1. Maybe one day Alaska will have the Govenor, the Legislature, the court, and the public get rid of rank choice voting. Until then let RCV in Alaska elections be a good lesson for All of us how to vote in unison behind 1 candidate to give them the 51 plus edge that candidates need to avoid s run-off. And Nicholas Begich He is the only R candidate. Don’t matter hii or e much one really likes Dahlstrom or Palin for that matter. Nicholas is the Only candidate. Just like Sen Sullivan would be the R’s only choice. Murkowski is a special case for another R to go up challenging her. She has built a base as all politicians work toward building that every challenger must respect. A challenger coming in looking like a punk kid in a leather jacket complaining about the leader, they’ll alienate themselves from the rest of the pact and lose the race, I tell you Kelly and Forrest they made that mistake during their campaigns for US Senate and US House. Both Murkowski and Young had some important voters behind them. Sullivan is doing a really good job building up his voting Alaskan base of loyal voters despite choices he makes is good for one group vs another and vice versa. But appeasing every group and getting every group what they want shouldn’t be the goal. If a Leader is principled and their career died on one principled issue of America at stake, that courage is worth more than all the hard compromises they made through out their time in office.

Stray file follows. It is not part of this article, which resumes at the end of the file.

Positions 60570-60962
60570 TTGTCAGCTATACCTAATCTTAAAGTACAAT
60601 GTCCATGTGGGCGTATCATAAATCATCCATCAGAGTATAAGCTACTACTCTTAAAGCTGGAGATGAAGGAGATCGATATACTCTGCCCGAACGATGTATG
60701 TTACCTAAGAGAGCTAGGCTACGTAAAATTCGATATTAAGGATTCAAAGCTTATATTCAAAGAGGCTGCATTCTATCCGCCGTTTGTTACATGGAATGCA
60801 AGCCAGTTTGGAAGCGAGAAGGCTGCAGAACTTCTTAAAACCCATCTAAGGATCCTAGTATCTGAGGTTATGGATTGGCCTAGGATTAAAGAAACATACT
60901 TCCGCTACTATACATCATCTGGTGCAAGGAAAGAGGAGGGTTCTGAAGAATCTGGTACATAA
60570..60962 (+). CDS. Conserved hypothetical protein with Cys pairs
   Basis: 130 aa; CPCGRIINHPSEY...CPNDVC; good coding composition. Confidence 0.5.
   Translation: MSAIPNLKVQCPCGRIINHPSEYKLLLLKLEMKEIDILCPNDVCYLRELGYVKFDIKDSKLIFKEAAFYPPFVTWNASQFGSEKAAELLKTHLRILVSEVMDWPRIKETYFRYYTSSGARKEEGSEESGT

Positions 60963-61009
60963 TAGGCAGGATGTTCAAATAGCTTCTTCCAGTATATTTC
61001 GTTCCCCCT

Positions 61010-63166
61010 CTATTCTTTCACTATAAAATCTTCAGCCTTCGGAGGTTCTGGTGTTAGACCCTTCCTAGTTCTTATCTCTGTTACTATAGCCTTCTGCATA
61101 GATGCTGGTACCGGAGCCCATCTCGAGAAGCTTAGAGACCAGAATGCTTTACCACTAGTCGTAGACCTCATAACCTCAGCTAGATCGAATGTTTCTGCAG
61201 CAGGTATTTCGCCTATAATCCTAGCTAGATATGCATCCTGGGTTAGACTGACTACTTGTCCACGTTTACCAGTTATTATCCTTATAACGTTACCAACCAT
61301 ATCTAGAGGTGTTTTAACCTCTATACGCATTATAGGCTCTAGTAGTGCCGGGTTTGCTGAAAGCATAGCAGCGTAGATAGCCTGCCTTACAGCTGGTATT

2. Rachel Hutchinson may not see anything wrong with it, but as one who has voted using the system I totally disagree.

  3. Let’s face it; the social democrats have found a way to win and this is bound to sweep the nation. That or the California method of top vote getters in the primary, regardless of party, move on to the general election. Hence the one party social democrats running California.

    Civically, we’ve raised a nation of illiterates.

  4. I am hearing the evil and democrats now using the talking points of those who are advocating getting rid of rank choice voting. I caught bits and pieces today of a hearing in Ohio and heart the lefty using many of the words that Alaskans for Honest Elections uses, but giving theirs a slight twist to fit their agenda. This seems to be pretty common now for all of the topics.
    Ms. Jarrett, your article here seems to be another one of those because your second paragraph says, “Ranked-choice voting allows people to rank the candidates, with “one” being their favorite. The votes are tallied in rounds. After the first round, the candidate with the lowest votes is eliminated. The voter’s second preference is then added to the tally. The process continues until a winner is determined.” The rest of your article sounds neutral. I would like to think that you are coming from a neutral position; but, again, that second paragraph just killed my hope. Rank Choice Voting is the system of cheaters and it has to be eliminated for good!

    • If you’re looking for plagiarism, twisting, and misrepresentation, you should *start* with the AHE crowd. Heck, they intentionally lifted their name to create confusion with the original advocacy group Americans for Fair Elections.
      RCV has been a good idea for a long time. There’s a whole set of academic literature on it, going back decades. The positions and arguments you see in favor of RCV have been unchanged for decades.
      The opponents to RCV do not have any original arguments or positions – that they’re willing to state publicly…
      But if your first exposure to the discussion is through opposition disinformation, I can e how you think the arguments in favor are the “spin”.